Feral cats, cats who are not accustomed to human contact, are not easily tamed, although some — strays who have joined a feral community after having had a home or those who have very quiet temperaments — can make the transition to a home. Nala was one of those. She was born in a feral colony, but when most of the colony was eradicated, Nala was spared because she was so young.
Kara Boucher’s 17-year-old tabby cat had died and she was feeling a hole in her heart. “I knew a new pet would never fill this, but I had the room and the desire to give another cat a home, along with the hope that she would be a great pet for, with any luck, another 17 years or more. ”
The Hartford, CT, woman saw Nala listed by Central Connecticut Cat Project, Kensington, CT. Her pet notes on Petfinder said she had a big purr, a sound that has grown louder and happier now that she has been adopted. It rattles Kara awake each morning, when the “lump” under the covers crawls out and announces it’s time to get up.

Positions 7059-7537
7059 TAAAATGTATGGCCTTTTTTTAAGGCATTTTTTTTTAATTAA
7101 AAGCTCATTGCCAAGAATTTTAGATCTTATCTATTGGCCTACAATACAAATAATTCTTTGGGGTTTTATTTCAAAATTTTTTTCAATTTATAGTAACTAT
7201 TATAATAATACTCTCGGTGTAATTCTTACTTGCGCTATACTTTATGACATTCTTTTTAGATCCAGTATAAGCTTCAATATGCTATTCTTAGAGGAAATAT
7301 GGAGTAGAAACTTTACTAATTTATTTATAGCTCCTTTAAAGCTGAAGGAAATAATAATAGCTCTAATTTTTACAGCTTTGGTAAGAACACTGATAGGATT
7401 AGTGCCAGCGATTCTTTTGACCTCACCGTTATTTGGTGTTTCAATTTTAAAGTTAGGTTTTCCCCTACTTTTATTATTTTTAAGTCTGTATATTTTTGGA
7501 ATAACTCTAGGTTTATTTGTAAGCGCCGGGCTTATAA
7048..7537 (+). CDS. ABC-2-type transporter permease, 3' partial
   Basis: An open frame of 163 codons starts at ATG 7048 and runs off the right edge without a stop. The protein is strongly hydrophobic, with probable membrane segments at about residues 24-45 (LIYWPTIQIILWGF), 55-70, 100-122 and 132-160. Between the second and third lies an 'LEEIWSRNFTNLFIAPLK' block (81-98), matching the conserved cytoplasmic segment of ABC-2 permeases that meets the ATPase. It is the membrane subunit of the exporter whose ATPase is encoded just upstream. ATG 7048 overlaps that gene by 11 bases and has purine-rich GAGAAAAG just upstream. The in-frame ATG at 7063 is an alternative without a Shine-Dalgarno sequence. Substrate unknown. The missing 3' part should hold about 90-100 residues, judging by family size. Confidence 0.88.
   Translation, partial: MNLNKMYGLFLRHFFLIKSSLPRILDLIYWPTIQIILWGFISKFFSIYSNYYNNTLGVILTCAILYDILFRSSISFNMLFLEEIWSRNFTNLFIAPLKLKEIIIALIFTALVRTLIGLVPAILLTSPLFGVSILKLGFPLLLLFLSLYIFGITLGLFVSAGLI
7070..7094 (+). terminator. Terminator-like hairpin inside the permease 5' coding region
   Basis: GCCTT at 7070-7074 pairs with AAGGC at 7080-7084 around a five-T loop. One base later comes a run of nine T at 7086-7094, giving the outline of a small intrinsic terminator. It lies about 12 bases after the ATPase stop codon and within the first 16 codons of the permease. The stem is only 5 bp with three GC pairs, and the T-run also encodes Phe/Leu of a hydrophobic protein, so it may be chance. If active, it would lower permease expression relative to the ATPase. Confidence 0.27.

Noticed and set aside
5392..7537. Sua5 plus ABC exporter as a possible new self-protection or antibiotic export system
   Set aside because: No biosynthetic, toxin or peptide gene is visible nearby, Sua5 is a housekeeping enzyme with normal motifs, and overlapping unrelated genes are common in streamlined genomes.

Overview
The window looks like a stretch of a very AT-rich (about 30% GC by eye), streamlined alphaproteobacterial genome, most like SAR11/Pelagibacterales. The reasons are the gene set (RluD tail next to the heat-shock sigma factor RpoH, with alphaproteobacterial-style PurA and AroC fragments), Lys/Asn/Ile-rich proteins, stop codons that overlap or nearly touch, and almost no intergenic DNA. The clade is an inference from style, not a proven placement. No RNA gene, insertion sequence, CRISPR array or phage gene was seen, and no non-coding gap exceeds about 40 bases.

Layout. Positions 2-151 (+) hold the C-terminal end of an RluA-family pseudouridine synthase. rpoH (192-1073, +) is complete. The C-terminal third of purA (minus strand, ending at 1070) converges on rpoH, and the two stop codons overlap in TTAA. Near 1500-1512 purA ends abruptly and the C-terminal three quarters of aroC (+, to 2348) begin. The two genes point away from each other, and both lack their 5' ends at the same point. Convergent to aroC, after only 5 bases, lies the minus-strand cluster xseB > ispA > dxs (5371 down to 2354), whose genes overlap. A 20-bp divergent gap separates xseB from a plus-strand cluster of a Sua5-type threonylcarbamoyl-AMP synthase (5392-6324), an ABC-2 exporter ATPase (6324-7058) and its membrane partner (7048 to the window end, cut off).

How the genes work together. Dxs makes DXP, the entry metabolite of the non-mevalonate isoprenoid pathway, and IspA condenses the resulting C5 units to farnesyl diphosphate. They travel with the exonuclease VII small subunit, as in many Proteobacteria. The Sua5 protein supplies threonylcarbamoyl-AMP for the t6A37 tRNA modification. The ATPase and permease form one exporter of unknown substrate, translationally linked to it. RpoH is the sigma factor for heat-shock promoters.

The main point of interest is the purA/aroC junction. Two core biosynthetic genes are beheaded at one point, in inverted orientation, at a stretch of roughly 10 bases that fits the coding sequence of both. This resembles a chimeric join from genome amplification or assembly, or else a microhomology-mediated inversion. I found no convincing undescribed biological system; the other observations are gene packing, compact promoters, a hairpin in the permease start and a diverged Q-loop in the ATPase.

Her initial shyness has turned into boldness, except in the face of the dreaded vacuum. She remains shy around strangers, too, but adores Kara’s Beagle and is big sister to Kara’s other adopted cat, Luna. “She is a little shadow who just loves to be around her family,” Kara says.
One of her favorite pastimes is chasing the light of a laser pointer, and upon hearing it rattle on its chain, she sprints into the room to play. “She loves to chase bugs, too, and even as an indoor cat, is an expert mouse hunter,” Kara says.
“I am so thankful that I went looking on Petfinder,” she adds, “but never did I imagine finding the most special little girl that I’ve ever known.” Nala beat the odds and came in from the Connecticut cold.
Each October 16 is designated as National Feral Cat Day®. Read more.